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Protect Yourself from SSL v3 Vulnerability "POODLE"

  • Author:

    (Precision Roller Tech)
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Announced in October, 2014, and given the innocuous name POODLE, the SSL v3 vulnerability is anything but cute. However, a few simple steps can keep you safe.

POODLE (Padding Oracle On Downgraded Legacy Encryption) is the name given to a method hackers may use to attempt to break through the security of a secure (HTTPS) connection between you and a web server. To prevent this and maintain security, you need to tell your browser that it can no longer use SSL when connecting to a secure server, and server administrators need to disable SSL on their servers. Unfortunately, this may break secure browsing for users of older browsers or for those whose browsers are not configured to use the newer protocols.

In short, since SSLv2 and SSLv3 (the final versions of SSL) are obsolete and insecure, if your browser is not able or not configured to use TLS, you may not be able to browse websites, or at least not those that take security seriously. To test your browser to see if you are at risk for the POODLE vulnerability, visit Qualys SSL Labs POODLE test site. We have also put together a few quick steps to verify or update the settings in your browser (see Related Instructions section). Once you are configured correctly, your browsing is protected from POODLE. If you'd like to know more about what POODLE is, read on.

Now for those who want the long explanation...

When you access secure web pages on the Internet, whether you use Google Chrome, Internet Explorer, Firefox or another choice, your browser reaches an agreement with the web server on how it will communicate securely. Most web servers offer several protocol choices for this communication. SSL (Secure Sockets Layer) version 2 was the original method used for this security. As security needs grew, and as new technologies were developed, SSL was revised as version 3, and later succeeded by the newer protocol TLS (Transport Layer Security), which is now available in versions 1.0, 1.1 and 1.2.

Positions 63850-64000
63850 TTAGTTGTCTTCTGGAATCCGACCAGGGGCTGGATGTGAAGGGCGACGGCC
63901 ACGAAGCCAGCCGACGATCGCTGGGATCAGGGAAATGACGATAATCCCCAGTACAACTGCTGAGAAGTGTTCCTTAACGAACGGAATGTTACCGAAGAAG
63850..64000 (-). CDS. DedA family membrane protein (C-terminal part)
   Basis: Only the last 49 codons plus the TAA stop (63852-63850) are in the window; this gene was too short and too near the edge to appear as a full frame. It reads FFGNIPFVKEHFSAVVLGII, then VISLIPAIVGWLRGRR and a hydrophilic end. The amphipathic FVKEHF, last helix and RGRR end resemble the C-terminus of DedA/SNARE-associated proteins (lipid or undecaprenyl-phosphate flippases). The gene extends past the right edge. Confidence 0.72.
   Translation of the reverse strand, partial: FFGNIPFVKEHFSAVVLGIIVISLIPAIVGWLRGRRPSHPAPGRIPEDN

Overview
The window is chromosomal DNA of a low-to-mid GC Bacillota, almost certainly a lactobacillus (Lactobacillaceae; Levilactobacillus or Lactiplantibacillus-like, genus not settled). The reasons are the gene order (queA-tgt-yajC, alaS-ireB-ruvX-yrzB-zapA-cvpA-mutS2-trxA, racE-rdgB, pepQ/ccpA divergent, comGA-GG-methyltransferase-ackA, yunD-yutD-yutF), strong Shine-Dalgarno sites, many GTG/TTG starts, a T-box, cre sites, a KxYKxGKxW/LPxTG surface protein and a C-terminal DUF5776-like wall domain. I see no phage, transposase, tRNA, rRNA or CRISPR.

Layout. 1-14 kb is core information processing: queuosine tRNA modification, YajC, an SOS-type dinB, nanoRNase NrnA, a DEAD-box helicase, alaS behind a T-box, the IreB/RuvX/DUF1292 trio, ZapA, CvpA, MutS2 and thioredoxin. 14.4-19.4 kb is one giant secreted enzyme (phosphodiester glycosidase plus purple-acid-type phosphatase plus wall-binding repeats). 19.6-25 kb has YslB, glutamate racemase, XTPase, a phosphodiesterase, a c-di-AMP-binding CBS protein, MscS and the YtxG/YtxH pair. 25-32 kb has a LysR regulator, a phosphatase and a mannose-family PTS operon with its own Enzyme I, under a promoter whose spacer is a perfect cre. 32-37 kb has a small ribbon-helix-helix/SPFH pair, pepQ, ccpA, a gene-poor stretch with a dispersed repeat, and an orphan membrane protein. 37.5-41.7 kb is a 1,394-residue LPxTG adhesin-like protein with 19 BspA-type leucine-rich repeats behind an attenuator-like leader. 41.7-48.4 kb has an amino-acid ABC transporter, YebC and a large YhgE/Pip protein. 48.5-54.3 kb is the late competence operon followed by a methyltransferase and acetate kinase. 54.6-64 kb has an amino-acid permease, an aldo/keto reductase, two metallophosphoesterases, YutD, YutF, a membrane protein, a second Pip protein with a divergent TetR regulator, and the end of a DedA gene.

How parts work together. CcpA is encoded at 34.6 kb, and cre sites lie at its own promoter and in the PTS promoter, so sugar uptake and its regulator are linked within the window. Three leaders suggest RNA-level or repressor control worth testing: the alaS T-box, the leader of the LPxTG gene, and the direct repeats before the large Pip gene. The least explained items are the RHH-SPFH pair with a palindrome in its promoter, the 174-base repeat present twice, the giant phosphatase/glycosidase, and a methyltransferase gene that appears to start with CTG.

Over time, weaknesses are found in older protocols, and technology advances allow breaking protocols that used to be secure. When deciding on what security protocol to use, your browser will generally try to choose the newest, strongest protocol. However, sometimes for compatibility reasons, your browser may choose to fall back to an older technology if it is available. SSLv3, the final version of SSL, while known to be obsolete and insecure, has still been offered with the expectation that TLS, the more secure protocol, will almost always be used.

That brings us to POODLE. Using methods discovered by researchers at Google, an attacker could disrupt your browser's attempt to start its conversation with a secure server using TLS so that it will fall back to the older SSL protocol. When this happens, they can then use known weaknesses in SSL to intercept the information.

This kind of attack requires some technical skill, and would most likely occur where intercepting communcation is easiest, such as a Wi-Fi network in a public place. However, since the SSL protocols are known to be weak and vulnerable, and since TLS has been available since 1999, disabling SSL will not only prevent POODLE attacks, but will ensure safer secure browsing overall.

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Publisher: Precision Roller